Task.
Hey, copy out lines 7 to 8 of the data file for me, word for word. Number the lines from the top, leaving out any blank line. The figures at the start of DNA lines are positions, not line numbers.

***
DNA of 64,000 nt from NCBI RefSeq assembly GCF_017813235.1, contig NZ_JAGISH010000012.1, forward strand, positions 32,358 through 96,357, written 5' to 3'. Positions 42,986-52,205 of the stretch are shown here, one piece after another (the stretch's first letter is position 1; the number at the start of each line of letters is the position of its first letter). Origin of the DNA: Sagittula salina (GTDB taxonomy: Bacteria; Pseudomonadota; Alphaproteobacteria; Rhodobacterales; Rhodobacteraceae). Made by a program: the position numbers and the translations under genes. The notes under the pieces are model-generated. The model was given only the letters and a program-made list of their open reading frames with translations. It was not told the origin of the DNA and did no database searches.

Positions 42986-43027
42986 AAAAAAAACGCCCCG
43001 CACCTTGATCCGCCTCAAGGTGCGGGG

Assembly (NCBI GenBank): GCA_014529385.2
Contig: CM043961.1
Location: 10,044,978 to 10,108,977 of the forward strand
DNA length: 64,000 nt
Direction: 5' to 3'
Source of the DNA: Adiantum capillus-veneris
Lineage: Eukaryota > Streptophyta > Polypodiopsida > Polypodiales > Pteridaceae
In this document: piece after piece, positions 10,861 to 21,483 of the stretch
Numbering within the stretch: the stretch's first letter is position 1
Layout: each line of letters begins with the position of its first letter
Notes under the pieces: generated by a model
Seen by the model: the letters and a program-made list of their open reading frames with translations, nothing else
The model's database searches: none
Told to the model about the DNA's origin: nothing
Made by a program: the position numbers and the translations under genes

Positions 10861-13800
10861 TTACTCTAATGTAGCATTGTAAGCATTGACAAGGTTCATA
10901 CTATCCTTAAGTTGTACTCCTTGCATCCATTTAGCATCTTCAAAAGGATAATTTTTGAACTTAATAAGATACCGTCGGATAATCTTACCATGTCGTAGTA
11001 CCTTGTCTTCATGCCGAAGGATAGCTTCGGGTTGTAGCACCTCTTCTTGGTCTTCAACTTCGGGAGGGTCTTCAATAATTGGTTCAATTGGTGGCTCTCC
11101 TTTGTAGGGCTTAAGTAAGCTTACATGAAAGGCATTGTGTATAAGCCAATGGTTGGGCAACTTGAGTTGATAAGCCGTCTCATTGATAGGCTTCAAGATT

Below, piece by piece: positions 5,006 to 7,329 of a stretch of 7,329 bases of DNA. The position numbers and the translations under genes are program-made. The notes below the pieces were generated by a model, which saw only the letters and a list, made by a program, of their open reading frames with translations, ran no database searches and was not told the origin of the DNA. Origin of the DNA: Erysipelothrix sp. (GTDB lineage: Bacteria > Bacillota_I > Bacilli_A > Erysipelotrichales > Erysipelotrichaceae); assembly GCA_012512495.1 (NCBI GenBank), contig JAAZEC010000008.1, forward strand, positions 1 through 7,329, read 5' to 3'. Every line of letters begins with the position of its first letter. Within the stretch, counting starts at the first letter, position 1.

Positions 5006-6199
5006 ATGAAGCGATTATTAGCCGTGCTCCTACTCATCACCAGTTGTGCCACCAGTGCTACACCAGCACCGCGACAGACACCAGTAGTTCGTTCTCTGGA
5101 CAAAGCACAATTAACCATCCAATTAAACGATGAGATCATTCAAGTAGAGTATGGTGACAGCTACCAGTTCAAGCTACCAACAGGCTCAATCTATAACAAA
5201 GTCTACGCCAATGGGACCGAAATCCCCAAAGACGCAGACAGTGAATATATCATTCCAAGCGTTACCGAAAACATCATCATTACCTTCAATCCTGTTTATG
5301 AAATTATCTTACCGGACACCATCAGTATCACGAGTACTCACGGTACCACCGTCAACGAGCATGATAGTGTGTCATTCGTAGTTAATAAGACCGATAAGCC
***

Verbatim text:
Location: 10,044,978 to 10,108,977 of the forward strand
DNA length: 64,000 nt